AWOL in North Africa (Ghosts of War #3)

AWOL in North Africa (Ghosts of War #3)




Anderson and his friends Greg and Julie have been doing everything they can to avoid the battered trunk full of old military things in his family's junk shop basement. Only, staying away seems impossible, and this time Anderson discovers a dusty World War II medic's bag inside the trunk. But who does it belong to? Because if the friends have learned anything, it's that they are about to be face-to-face with a ghost.
When an army medic ghost appears, Anderson's not sure how to help him. Or if he should help him. The ghost claims he was stationed in North Africa during World War II. But as far as Anderson knows, World War II was fought in Europe. So what's the real story behind this ghost?
Can Anderson, Greg, and Julie solve the mystery, or have they become part of a dangerous haunting?



Published by
Published 29 March 2016
Reads 13
EAN13 9781338035124
License: All rights reserved
Language English
Document size 3 MB

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For Rick and Louie and my dad
My best friend, Greg Troutman,was late for band practice, and our friend Julie Kobayashi wasn’t happy about it. I wasn’t, either — Greg seemed to be running late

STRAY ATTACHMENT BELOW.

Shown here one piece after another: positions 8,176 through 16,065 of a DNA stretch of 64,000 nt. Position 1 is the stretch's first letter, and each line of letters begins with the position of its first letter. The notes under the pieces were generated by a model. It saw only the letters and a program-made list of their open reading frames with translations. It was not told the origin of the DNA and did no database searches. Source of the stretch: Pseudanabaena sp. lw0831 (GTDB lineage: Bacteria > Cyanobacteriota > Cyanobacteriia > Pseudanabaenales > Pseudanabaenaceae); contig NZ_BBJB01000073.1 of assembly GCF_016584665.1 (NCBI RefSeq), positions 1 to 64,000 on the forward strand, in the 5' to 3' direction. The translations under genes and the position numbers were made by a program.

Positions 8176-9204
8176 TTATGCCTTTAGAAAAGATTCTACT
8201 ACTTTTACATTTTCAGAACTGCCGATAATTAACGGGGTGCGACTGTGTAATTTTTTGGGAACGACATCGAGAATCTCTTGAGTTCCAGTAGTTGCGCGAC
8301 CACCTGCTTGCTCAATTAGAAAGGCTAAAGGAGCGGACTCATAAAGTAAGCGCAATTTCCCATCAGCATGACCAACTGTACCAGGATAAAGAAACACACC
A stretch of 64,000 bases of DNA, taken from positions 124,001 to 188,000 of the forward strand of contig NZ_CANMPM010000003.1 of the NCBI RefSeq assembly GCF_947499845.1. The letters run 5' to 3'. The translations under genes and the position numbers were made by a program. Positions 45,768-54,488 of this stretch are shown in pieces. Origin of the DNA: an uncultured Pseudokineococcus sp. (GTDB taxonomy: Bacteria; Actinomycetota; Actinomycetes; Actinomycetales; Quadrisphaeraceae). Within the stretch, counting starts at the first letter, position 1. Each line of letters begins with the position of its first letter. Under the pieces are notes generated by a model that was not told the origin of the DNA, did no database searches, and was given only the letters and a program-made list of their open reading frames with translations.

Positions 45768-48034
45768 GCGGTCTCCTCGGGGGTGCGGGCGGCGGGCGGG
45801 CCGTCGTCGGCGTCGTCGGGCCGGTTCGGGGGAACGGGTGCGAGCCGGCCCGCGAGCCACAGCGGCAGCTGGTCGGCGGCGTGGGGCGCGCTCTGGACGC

a lot lately — but at least I wasn’t storming aroun d and yelling about it like Julie. For somebody so quiet at school, she sure could get lou d sometimes. “He better have been abducted by aliens!” she fumed . “Or chased by clowns.” She hit a couple of minor chords on her electric ke yboard when she said that — Dunh, dunh DUNNNNH! “Why clowns?” I asked. “Oh, please, Anderson,” she said, rolling her eyes — something else she did really well when she was exasperated with Greg or m e. “As if there’s anything worse. Or scarier.” “He probably had to do chores after school,” I sugg ested. Julie glared at me. “That’s no excuse.” It occurred to me that maybe therewassomething — or somebody — scarier than clowns, but I didn’t say that out loud. Julie stomped around our practice room for another minute, just to make sure I totally got how annoyed she was. We were in the bas ement of my uncle Dex’s junk shop (the Kitchen Sink), of course, where we always practiced, and where, ever since we started our band, the Ghosts of War, we’d been stumbling into ghost mysteries involving this trunk full of old war arti facts. After our most recent ghost episode, I had shoved it deep in a corner of the practice room and piled stuff on top so I wouldn’t have to look at it, or be tempted to open it and have another mystery spill out that we’d also have to solve. We’d already had encounters with two ghosts — one from World War II and the other from the Vietnam War. They turned out to be n ice, and we were able to help them in the end, but, man, were we ever stressed ou t and exhausted afterward. I wrote all about those mysteries in a couple of note books I kept hidden under my mattress at home that nobody will ever read except Julie and Greg. I even gave them titles. The first one I called “The Secret of Midwa y” and the second was “Lost at Khe Sanh.” But all that detective work cut into our band practice time, and the best we’d been able to do in two tries in the monthly open mi c night battle of the bands was come in next to last. So I kind of understood why J ulie was annoyed right now. She was still fuming and I was still trying to stay out of her way when the door to our practice room suddenly opened and there was Gre g, staggering into the door frame, holding his hand against the side of his hea d. His red hair was all wild on one side and matted on the other, and when he pulled hi s hand away from the matted side there was blood. Alotof blood! “Greg!” I shouted, jumping over my amplifier and gu itar to get to him before he fainted, or fell, or both. Julie came flying over to us as well. “Oh my gosh!” she said. “What happened?” “Uh, maybe we could first stop the bleeding?” Greg said. I looked around the room but couldn’t see anything to use, so I pulled off my shirt. “What are you doing?” Julie barked. “Put your shirt back on, Anderson.” “Well, what else can I use?” I barked back. “Go ask your uncle,” she said. Greg shook his head, keeping his hand pressed over the bloody wound. “He must have stepped out. He wasn’t at the front desk when I came in.” Then he said, “Check the trunk. I’m pretty sure I s aw a medic’s kit in there the